Haiti’s Elections: Parties Banned, Media Yawn

Most English-language news media reported on the serious problems that plagued Haiti’s recent elections, including long lines, record low voter turnout, and violence. But they barely mentioned the election’s biggest flaw: the arbitrary banning of more than a dozen political parties from the ballot—most notably Fanmi Lavalas, the country’s most popular party, which has won every election in which it has been allowed to participate.

Dan Beeton

 

If there is a silver lining in the catastrophic earthquake that hit Haiti on January 12, 2010, it is that the country is once again a focus of international attention and concern. There are now many more journalists based there full-time than before the earthquake, with many more occasionally flying in. Some of them have produced detailed, thoughtful, and probing journalism on an array of important issues facing Haitians—most notably the failed relief and reconstruction efforts. But the coverage of Haiti’s recent elections shows that there are still important and contentious topics that the press has not investigated deeply, leaving out much crucial historical background.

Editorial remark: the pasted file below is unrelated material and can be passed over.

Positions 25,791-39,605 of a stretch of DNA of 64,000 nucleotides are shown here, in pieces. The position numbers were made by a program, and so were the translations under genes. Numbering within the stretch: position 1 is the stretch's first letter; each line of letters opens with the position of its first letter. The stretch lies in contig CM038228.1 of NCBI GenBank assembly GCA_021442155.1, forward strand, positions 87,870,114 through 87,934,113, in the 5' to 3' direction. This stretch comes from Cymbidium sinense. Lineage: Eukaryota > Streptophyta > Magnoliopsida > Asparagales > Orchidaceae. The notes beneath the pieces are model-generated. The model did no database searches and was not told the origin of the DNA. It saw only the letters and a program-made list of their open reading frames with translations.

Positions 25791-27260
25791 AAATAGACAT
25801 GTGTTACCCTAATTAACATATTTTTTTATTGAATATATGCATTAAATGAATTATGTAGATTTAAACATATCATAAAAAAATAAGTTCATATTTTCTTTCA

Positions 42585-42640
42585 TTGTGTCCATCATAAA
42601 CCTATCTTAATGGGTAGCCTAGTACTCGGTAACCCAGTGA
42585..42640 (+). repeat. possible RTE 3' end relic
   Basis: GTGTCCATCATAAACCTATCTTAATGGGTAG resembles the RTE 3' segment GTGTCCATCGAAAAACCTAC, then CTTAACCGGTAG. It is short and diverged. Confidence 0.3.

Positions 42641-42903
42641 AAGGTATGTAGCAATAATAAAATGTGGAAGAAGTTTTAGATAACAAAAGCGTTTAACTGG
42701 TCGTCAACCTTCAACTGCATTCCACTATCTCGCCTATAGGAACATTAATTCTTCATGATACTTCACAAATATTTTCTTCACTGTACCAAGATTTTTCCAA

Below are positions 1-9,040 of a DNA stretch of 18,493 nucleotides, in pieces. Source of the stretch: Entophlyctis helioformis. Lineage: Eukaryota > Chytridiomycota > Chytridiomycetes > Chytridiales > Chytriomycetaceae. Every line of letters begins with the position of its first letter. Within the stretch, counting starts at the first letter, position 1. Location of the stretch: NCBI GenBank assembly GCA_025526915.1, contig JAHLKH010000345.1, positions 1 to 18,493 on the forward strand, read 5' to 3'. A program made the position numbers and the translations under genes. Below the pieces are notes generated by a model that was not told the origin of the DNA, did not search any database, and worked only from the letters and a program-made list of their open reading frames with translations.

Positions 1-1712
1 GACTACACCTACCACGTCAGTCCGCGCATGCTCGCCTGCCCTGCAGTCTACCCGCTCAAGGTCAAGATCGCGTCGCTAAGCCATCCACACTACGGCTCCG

Most English-language news media reported on the serious problems that plagued Haiti’s November 28 presidential and legislative elections—long lines, incomplete voter registries, record low voter turnout, violence, and chaos. But they barely mentioned the election’s biggest flaw: the arbitrary banning of more than a dozen political parties from the ballot—most notably Fanmi Lavalas, the country’s most popular party, which has won every election in which it has been allowed to participate.

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